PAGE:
I have no real idea about the economic hazards of owning a restaurant. I only assume that certain business formulas are more likely to be on the secure side than others. Ten years ago or so, a Mexican restaurant opened in Borås. Their lunch menu of the first few weeks was exuberant and the fees were low. In the course of time, the lunch selection become ever more mundane (and less “Mexican”); eventually the fees seemed high for what was on the plate. This is when I stopped going there. A few months later the whole enterprise was history. The plan to suggest heaven first and apply thumbscrews later is clearly not so smart.
Tapas culture has found another way. Here, everything is about the idea: you pay for a bit of time at a square little table, candlelight, for fishing bits of things out of many small bowls, and for believing that you almost are in Spain, minus the eternal hassle with taxi drivers, stolen cell phones and inferior hotel plumbing. I was introduced to all this on Robin’s initiative – a special evening for two. It was a complete success: to keep ordering and eating tidbits is a very nice way to pass the time.
I returned to Tapas when I visited Edinburgh with my two teenage kids a few years ago. Although neither of them is a picky eater (any more), I found it safe and attractive to be able to choose from rather many dishes, both in order to counteract the risk of disappointments and as a guarantee for optimal vacation eating fun. We tried two different restaurants. The one at the river on Inverleith Row has a nice open space and is perfect for late afternoons. The food is rather rustic, however. I forget about the other one…
After all this and a trip to Spain, I was finally ready for Borås, Sweden: rumor had it that the Tapas place up at Allégatan, La Copita, was really great, and an absolute must. Following this recommendation, we went there several times. The restaurant is huge; in fact I’ve never even seen it half-full, and this is not due to a lack of guests. The service is pleasant, most of the dishes are tasty and freshly made. Unfortunately the aioli, important aside for many dishes, is neither. It tastes like stale boiled egg, cheap oil and elderly garlic turned translucent. To be sure, nobody is forced to eat aioli, but it would be nice to be able to. I tried and I wasn’t happy for the next half day.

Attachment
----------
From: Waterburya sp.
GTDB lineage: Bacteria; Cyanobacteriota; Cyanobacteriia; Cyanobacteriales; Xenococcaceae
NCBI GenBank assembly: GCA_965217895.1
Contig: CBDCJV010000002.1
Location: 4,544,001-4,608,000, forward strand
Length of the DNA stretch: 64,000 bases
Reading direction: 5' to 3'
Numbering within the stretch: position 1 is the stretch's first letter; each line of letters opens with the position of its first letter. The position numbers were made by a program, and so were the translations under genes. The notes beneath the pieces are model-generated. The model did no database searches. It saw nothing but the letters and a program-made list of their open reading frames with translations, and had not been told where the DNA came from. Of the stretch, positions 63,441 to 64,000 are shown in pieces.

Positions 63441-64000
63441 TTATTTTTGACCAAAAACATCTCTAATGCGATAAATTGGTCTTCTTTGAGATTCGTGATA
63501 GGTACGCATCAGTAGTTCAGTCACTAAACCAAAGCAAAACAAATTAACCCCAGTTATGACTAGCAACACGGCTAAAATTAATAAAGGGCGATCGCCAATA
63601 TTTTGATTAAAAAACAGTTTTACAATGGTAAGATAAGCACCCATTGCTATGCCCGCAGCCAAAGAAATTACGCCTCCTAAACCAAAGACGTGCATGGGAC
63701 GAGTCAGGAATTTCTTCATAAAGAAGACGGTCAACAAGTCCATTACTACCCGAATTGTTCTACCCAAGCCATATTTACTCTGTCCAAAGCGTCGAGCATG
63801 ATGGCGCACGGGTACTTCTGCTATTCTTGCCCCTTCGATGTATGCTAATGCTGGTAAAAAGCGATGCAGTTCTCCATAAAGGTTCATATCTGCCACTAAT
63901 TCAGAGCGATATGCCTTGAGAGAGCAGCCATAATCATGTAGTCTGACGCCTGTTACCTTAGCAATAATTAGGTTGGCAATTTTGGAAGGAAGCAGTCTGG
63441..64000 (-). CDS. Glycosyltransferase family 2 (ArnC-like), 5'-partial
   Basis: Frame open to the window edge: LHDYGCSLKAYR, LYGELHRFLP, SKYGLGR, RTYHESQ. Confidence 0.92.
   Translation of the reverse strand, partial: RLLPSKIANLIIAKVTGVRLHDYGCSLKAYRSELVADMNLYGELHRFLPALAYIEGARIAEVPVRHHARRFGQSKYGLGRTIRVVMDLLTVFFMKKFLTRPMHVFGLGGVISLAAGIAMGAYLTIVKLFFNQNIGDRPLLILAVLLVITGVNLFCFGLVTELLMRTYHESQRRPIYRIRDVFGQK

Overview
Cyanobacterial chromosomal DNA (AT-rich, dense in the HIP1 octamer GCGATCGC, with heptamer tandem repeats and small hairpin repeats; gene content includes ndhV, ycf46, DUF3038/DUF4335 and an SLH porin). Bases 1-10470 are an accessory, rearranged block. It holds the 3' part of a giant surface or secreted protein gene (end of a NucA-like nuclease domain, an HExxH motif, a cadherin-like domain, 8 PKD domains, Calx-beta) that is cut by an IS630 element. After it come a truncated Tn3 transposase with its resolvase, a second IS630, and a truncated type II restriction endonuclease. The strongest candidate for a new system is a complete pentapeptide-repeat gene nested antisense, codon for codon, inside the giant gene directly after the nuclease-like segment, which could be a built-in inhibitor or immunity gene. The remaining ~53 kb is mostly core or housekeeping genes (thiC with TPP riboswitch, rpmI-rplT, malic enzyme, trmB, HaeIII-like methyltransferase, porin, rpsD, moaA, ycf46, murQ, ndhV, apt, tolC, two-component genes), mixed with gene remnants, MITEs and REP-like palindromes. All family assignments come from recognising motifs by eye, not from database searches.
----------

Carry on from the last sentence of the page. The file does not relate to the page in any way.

Curiously too, it strongly resembles the aioli of the Greek restaurant Oliven a few street corners further downhill. Perhaps they share a jar. I should make one other comparison with Oliven while I’m about it: fried octopus rings. La Copita has them just right, tender but done. In Oliven, the fact that not even the batter was properly done resulted in a slimy lukewarm rubber ring inside a crisp but oily outside – a perfect match for the pitiful ailoli, but nothing one wants to eat.
Back to La Copita: apart from the aioli – and if you accept the fact that the practice of Tapas means that half of the offerings are no actual cooking but the results of jar opening and cutting and slicing – it is a fine but not an exceptional restaurant.
Of all the selections, one taste combination is especially worth mentioning: the cheeses (mainly thin slices of Manchego) with honey and walnuts. This is a very satisfying and heavenly sticky combination. It belongs to the story that these few, very thin wedges of cheese come with a little honey and quite few walnuts on a rather tiny plate, while costing about as much as 300 grams of middle-aged, imported Manchego would cost in the shop. The tapas experience isn’t really about filling your stomach – if you try that, you end up with a large hole in your purse.